Top 5: Best Players to Not Succeed with the Flyers

By: Dan Esche (@DanTheFlyeraFan)

The Philadelphia Flyers are no strangers to making hail mary plays to land a star player to help the team’s playoff push; or from time to time giving up on a a young prospect too soon. Some moves pay off, while others…well, don’t.

This week I’ll rank the top five biggest stars to not succeed with the Flyers!

Number 5 – Peter Forsberg

A personal favorite of mine, Forsberg was originally drafted by the Flyers sixth overall in 1991, but was traded as part of the massive package to acquire Eric Lindros from the Quebec Nordiques. He was a key piece in the Colorado Avalanche’s (after their move from Quebec) early success and won the Stanley Cup twice. He signed with the Flyers in 2005, and formed chemistry with Simon Gagne and Mike Knuble. Now, he played 100 games and racked up 115 points as a Flyer, “so Dan”, I hear you ask, “why don’t you consider him a success?”. Well, he was, but it most certainly wasn’t all that he was capable of. Injuries limited him to 60 games in 2005-06 and 40 games in 2006-07. Forsberg was over a point per game player as a Flyer, but he’s one of the players in history where i think he could have accomplished so much more.

Number 4 – Mike Comrie

While only a Flyer for 21 games he most certainly did not live up to the high expectations. He was traded to the Flyers from the Edmonton Oilers for Jeff Woywitka, and a first and third round picks in 2004 and 2005, respectively. The Flyers gave up a huge haul in one of the worst trades in franchise history and only got 21 games and 9 points out of it. Comrie had bad blood with Edmonton and forced them to trade him. Landing in Philadelphia to bolster the team’s playoff push, he did not have the immediate effect the Flyers wanted and was moved to the Phoenix Coyotes a couple of months later.

Number 3 – Patrick Sharp

One of two “what if” players on this list, Patrick Sharp was drafted by Philadelphia in the third round in 2001. Sharp played 66 games for the Flyers over three seasons, spending most of his time with the Phantoms. Recording a measly 15 points in that span, the Flyers traded him to the Chicago Blackhawks for Matt Ellison in what many consider one of the worst trades of all time. Sharp was not successful with the Flyers, and even took another three seasons to develop with the Blackhawks into the scoring threat he was in his prime. Looking back, it was a bad trade, but at the time Sharp did not offer much to the Flyers, though had the organization waited him out, who knows how he could have helped Philadelphia succeed.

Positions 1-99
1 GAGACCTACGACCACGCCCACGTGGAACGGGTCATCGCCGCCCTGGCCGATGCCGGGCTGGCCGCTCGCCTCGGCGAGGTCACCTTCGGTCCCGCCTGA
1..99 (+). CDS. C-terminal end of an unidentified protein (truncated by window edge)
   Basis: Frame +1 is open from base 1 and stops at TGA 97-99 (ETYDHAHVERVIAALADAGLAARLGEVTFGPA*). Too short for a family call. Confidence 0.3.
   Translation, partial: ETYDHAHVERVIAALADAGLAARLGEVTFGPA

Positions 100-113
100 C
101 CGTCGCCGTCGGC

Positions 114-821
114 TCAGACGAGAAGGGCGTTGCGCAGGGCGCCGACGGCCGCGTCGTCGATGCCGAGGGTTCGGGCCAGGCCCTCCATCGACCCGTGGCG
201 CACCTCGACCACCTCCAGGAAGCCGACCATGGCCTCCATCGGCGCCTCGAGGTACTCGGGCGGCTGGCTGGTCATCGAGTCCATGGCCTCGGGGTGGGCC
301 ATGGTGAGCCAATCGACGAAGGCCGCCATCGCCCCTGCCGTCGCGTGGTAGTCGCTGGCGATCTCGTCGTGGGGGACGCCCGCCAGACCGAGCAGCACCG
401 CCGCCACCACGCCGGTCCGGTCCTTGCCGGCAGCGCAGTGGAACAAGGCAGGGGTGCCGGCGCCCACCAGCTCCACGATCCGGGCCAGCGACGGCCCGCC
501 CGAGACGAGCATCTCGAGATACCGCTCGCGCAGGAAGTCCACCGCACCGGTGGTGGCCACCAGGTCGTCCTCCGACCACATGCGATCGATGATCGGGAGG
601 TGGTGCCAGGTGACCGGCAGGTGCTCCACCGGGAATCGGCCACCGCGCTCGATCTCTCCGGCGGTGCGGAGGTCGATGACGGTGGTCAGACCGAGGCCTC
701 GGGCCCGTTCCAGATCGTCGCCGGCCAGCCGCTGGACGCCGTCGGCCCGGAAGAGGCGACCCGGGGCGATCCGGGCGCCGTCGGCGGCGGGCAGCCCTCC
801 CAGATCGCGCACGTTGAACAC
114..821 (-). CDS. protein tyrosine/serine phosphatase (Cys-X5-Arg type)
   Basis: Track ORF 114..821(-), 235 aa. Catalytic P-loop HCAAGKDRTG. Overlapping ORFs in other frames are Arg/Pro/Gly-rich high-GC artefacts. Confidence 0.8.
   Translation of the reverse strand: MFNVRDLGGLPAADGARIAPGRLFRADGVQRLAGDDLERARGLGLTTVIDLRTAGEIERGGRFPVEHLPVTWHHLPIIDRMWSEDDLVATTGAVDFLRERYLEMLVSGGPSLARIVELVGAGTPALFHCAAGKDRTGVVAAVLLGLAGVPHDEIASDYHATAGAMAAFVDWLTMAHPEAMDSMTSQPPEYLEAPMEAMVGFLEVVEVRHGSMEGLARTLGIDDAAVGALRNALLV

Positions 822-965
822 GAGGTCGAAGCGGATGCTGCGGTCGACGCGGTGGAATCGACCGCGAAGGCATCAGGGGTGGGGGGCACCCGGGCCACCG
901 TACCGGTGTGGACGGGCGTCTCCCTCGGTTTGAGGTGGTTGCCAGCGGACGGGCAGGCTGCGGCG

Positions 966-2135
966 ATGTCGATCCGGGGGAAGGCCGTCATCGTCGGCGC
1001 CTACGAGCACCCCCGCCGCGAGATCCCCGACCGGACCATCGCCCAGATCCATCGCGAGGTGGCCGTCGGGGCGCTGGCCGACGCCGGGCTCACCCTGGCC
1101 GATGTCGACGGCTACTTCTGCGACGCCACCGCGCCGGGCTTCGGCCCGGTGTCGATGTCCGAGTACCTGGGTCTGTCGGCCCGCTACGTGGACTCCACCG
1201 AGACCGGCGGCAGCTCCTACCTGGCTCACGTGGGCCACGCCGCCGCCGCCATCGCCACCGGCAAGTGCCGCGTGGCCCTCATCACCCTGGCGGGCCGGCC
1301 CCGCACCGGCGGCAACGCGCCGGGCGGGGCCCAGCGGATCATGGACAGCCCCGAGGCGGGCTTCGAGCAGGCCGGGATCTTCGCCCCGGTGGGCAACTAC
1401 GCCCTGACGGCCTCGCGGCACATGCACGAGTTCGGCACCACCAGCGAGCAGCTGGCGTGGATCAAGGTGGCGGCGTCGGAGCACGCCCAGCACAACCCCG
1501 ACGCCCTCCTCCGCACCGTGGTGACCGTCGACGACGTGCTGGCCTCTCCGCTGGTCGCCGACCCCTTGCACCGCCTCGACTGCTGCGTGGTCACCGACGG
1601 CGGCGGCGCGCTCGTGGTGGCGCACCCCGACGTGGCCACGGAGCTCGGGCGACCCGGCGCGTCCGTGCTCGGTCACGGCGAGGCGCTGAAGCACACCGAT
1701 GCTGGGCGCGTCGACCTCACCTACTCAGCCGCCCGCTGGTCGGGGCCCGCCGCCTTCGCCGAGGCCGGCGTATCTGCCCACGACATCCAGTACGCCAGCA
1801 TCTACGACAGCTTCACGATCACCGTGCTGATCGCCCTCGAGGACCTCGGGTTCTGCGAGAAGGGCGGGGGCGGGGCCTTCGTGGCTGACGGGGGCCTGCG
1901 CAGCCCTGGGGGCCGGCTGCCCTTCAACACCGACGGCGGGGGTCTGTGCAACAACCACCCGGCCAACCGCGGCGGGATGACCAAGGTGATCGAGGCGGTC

Number 2 – Vinny Lecavalier

The Flyers should have taken the hint on Lecavalier when the Tampa Bay Lightning bought out the remaining sevel years on his deal. The former Lightning captain was just not the same player he was when Tampa won the Cup in 2004. While Lecavalier was never a bad player, even during his time in Philly, the game around him evolved and he could no longer keep up. He recorded 58 points in 133 games as a Flyer, though he spent most of his Flyers tenure watching from the press box. Essentially brought in to replace the scoring touch of Daniel Briere, he failed miserably and was mercifully traded to the Kings in January 2016, then retired six months later.

Number 1 – Sergei Bobrovsky

For most, it’s easy to say that the Flyers traded away a now two-time Vezina Trophy winner, however, it’s easy to forget he was anything but impressive during his days as a Flyer. Bobrovsky played 83 games over two seasons with the Flyers, recording 42 wins in that span. His numbers weren’t nearly up to snuff though, finishing his Philly stint with a 2.73 goals against average and .909 save percentage. The Flyers brought in Ilya Bryzgalov for nine years and Bob knew he didn’t have a chance to earn the starting role in Philadelphia, requesting a trade after the 2012 season. Since his trade to the Columbus Blue Jackets, he has played in 243 games, winning 139 with 12 shutouts, to go along with a 2.64 GAA and .920 SV%.

 

Honorable mentions:

Ray Emery

Mark Eaton

Ruslan Fedotenko

Sami Kapanen

 

Photo credit: bleacherreport.com

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